Ugandan road

Credit: Neil Palmer / CIAT. A road in Uganda.

Uganda’s economy grew 7 percent annually between 1992 and 2011 -- the third highest rate in sub-Saharan Africa.  The country is home to significant natural resources, including fertile land, forests, water resources, minerals, and recently discovered oil and gas reserves.  While the contribution of agriculture in GDP is declining (23 percent of GDP in 2011), it continues to employ 65 percent of the Ugandan population, making it a critical arena for innovations to reduce poverty, including through land policies. 

Uganda adopted a National Land Policy in February 2013, following more than a decade of consultation and debate.  It aims to, “ensure efficient, equitable and optimal utilization and management of Uganda’s land resources for poverty reduction, wealth creation and overall socio-economic development.”  It builds upon Uganda’s 1995 Constitution, which grants “every person …a right to own property either individually or in association with others.” 

The new National Land Policy also builds on the 1998 Land Act.  That Act put in place a legal framework that strongly supports women’s land rights; decentralizes land administration; and establishes land tribunals for the resolution of land-related disputes.  Meanwhile, other laws require court orders for evictions and restrict the causes for which a tenant can be evicted.  In addition, the National Policy for Internally Displaced Persons (2004) addresses property rights issues affecting some two million people displaced from their homes in northern Uganda during more than 20 years of armed conflict.


Uganda's National Land Policy

Land outside of Kampala

Video interviews with Ugandan leaders

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Although Uganda has a relatively strong and progressive legal framework, implementation and enforcement remain weak. Uganda’s land institutions are underfunded and ill-equipped.  The land registries have been criticized as inefficient and lacking transparency, which has allowed many (including members of the Uganda People’s Defense Forces) to grab land illegally. Land conflicts overwhelm many of Uganda’s local courts.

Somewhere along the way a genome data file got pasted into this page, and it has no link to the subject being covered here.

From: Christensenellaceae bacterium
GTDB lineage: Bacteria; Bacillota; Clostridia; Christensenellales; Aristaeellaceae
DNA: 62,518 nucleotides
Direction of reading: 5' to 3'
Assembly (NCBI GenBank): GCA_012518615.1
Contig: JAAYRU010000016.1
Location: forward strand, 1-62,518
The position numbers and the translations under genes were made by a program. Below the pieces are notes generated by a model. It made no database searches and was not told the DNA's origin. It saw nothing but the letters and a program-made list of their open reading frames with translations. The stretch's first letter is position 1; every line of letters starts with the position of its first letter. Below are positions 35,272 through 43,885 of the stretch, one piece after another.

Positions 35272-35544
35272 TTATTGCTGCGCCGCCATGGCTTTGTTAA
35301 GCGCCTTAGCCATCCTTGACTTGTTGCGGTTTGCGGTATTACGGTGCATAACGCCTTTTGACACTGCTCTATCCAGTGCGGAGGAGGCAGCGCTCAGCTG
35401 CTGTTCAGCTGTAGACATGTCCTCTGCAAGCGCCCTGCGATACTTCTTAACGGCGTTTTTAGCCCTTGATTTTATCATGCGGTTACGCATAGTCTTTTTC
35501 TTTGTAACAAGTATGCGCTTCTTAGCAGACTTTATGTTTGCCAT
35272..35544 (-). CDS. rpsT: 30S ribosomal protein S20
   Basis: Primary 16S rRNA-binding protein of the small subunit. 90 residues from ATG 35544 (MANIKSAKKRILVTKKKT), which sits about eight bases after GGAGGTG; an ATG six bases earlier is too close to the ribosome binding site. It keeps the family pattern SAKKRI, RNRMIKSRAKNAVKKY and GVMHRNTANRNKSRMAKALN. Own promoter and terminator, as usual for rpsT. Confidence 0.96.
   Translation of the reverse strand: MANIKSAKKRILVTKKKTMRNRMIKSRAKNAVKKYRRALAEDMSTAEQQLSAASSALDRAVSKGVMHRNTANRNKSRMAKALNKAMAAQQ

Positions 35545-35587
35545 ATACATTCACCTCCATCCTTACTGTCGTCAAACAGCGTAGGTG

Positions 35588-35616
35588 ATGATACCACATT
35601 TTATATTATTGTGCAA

Women’s rights to land are much weaker in practice than in law. Over 80 percent of land in Uganda is held under undocumented customary tenure, which is often (although not always) less protective of women’s land rights than statutory law.  For example, although Uganda’s Constitution and the Succession Act protect women’s right to inherit property, women generally do not have such rights under customary law, effectively excluding them from land ownership. 

The Government of Uganda is working with several international partners to improve land administration and management, limit land-related conflicts, and support land rights.  In recent years the Government, supported by donors such as the Bill and Melinda Gates Foundation, DFID, and AusAID, has worked with NGOs to pilot approaches that document customary land. 

Uganda infographic

Total population 34,509,205
Rural population / rural poverty rate 29,133,016/27.20%
Share of women in agriculture 75.70%
Urban population / urban poverty rate 5,376,189/9.10%
Internally displaced People 30,000
Total land area / Agricultural land as % of total 199,810/70.38%
Protected areas (as % of total land) 10.26%
Forested land (as % of total) 14.51%
Annual deforestation rate -2.72%
Land rights and access rating 0.633
Time required to register property (days) 52
Women's ownership rights 0.9
Large-scale land holdings 41,354
GDP per capita (current USD) 487
Agriculture as % of GDP 23.42%
Natural resource income as % of GDP 5.40%
Major natural resources copper, cobalt, hydropower, limestone, salt
Tourism as share of GDP 1.62%